How to Choose the Right Song for Your Voice
Sing Songs Within Your Vocal Range
Six Important Tips for Selecting Your Song
You must be wondering right about now just what is involved in choosing the right material for your particular voice. I'm going to share with you some excellent, but easy, tips for how to go about this:
Easy Does It. Make sure your song is simple to sing in every way. The easier the song, the better you will sound. Always avoid forcing your tone to avoid damaging the vocal cords. Also, the more uncomplicated the song, the more freedom the singer has to style the song, putting his own spin on it. There are some fantastic simple-to-sing songs available out there. I've listed a few below for you.
The right key. If the song you choose is too high or too low and you end up straining your voice to reach the notes - your material is in the wrong key. It's not for you my friend. Be aware that you can damage your singing voice this way. Think of a size 12 person trying to squeeze into a size 8 dress or pair of jeans. Seams may rip, muffin tops appear, buttons pop all because the apparel doesn't fit. So it is with singing in the wrong key.
Like the song you choose. You'll sing better and sound better if you really like the song in the first place. Just make sure to keep it simple and in your range. Believe the lyrics you sing spreading just enough emotion to engage the audience.
High-lite your strengths. Look for pieces that will bring attention to your singing strengths. If you pride yourself on good breath control and you can hold a note for a long time then find a song that will allow you to "show off" during your performance. Perhaps you have an impressive range. This is a strength to be used to decorate a note or two.
- Or perhaps you can hit a super high note. Use this skill and wow your audience. Just don't overdo it.
- Make the song yours. The easier the song is to sing, the more liberty you can take with styling. You can make the song yours. The last thing you want to do is to be an exact copy of the recording artist who made the song popular. Make it your own! Dare to be different and sing with a unique style. Try changing the phrasing or try a modulation after the bridge which adds excitement and lifts the songs energy. Feel the passion and then feel it again. Live the lyrics. Be in the moment as you sing and you won't have time to experience fear.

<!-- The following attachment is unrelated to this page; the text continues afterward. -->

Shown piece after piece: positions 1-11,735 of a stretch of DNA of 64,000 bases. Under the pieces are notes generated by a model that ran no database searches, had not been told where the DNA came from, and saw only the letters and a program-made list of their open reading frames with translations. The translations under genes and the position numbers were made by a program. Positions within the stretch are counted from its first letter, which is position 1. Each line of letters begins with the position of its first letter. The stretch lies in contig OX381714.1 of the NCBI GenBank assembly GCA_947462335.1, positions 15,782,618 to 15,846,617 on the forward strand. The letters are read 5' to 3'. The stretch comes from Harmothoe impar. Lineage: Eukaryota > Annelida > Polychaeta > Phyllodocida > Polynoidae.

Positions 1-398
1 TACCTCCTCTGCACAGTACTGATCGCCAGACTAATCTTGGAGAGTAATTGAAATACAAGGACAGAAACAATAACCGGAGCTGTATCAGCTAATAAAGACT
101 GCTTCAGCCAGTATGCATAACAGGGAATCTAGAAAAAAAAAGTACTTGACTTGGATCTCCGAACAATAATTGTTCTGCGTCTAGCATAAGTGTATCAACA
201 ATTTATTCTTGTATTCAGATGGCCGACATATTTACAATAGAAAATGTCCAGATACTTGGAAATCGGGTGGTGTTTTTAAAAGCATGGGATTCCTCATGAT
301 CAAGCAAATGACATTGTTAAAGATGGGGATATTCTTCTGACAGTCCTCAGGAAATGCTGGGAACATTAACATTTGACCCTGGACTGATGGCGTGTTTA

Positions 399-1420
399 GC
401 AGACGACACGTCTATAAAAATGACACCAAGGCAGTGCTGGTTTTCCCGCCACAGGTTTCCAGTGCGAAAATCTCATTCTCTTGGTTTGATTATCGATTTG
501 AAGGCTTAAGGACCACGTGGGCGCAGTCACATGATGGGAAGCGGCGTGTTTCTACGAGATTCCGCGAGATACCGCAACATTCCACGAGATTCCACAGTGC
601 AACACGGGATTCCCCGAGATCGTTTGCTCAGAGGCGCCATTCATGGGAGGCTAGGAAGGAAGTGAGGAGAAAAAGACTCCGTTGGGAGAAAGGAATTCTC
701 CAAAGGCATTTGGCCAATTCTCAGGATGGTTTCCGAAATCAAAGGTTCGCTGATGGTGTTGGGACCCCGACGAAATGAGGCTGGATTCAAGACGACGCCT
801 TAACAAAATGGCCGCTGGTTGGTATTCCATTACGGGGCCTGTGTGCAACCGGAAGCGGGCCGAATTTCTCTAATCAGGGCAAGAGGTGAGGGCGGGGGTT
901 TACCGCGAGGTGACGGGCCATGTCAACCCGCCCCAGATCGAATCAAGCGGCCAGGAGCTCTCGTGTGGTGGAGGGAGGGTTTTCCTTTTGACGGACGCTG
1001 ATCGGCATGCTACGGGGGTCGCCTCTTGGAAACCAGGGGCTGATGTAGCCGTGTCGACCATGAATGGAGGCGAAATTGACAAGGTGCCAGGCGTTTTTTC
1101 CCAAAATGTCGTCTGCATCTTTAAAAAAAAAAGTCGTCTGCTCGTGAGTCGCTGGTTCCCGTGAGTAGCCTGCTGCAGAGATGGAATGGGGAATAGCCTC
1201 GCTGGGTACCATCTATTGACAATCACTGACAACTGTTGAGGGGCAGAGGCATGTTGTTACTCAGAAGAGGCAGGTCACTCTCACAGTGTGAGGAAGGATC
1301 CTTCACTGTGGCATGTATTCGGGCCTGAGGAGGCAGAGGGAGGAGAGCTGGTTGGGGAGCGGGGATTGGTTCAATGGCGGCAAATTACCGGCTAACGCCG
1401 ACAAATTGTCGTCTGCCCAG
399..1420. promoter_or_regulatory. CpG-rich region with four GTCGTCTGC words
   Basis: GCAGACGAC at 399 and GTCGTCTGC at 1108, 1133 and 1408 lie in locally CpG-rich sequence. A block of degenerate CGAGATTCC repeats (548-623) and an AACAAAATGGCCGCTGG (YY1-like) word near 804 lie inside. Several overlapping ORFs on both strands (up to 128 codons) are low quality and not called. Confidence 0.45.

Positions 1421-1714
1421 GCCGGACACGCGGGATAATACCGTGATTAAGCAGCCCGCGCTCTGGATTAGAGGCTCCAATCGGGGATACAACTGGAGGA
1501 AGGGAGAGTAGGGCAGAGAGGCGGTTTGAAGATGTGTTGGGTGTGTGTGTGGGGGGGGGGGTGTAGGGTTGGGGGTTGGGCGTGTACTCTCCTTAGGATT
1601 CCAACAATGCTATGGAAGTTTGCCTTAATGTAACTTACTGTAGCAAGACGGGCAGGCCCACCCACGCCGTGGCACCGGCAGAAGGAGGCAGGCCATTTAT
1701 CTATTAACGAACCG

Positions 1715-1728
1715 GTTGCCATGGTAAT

Behind every favorite song, there is an untold story.
Keep It Simple
You'll Sound Better With a Song That Suites Your Voice
You've tried everything to make your singing sound better. You use proper vocal technique, do daily warm-ups and practice faithfully. Still, most of the songs you sing just don't sound good enough. Your tone is fine and you sing on key. So, what's going on with your voice?
It's time to take a hard look at the songs you choose to sing. Just because Mariah Carey sounds awesome or Josh Groban is unbelievable when he sings doesn't mean the same song will suit you too - no matter how much you love it.
Six Factors Songwriters Consider When Writing For Recording Artists
One big mistake most singers have in common is choosing the wrong song to sing. Let's get one thing clear - even if you have a magnificent voice you can't sing any song you want. In fact, your favorite recording artist may spend months sifting through the material until he finds just the right song suitable for his voice.
Songwriters study many factors about the professional singer and his voice when composing a song for a particular artist:
What is the singer's range?
How should the phrasing be laid out?
Build the song around the singer's vocal style.
Compose a ballad or an upbeat song?
Does the song magnify the artist's talent?
They write lyrics that the singer can relate to.
When you're struggling to imitate your favorite recording star, you're trying to sing a song designed for someone else and not you. As a result, you end up thinking that you can't sing very well. And others may unfairly judge you as a bad singer with no talent.
So now your self-confidence is at an all-time low and you label yourself as un-talented with a terrible voice.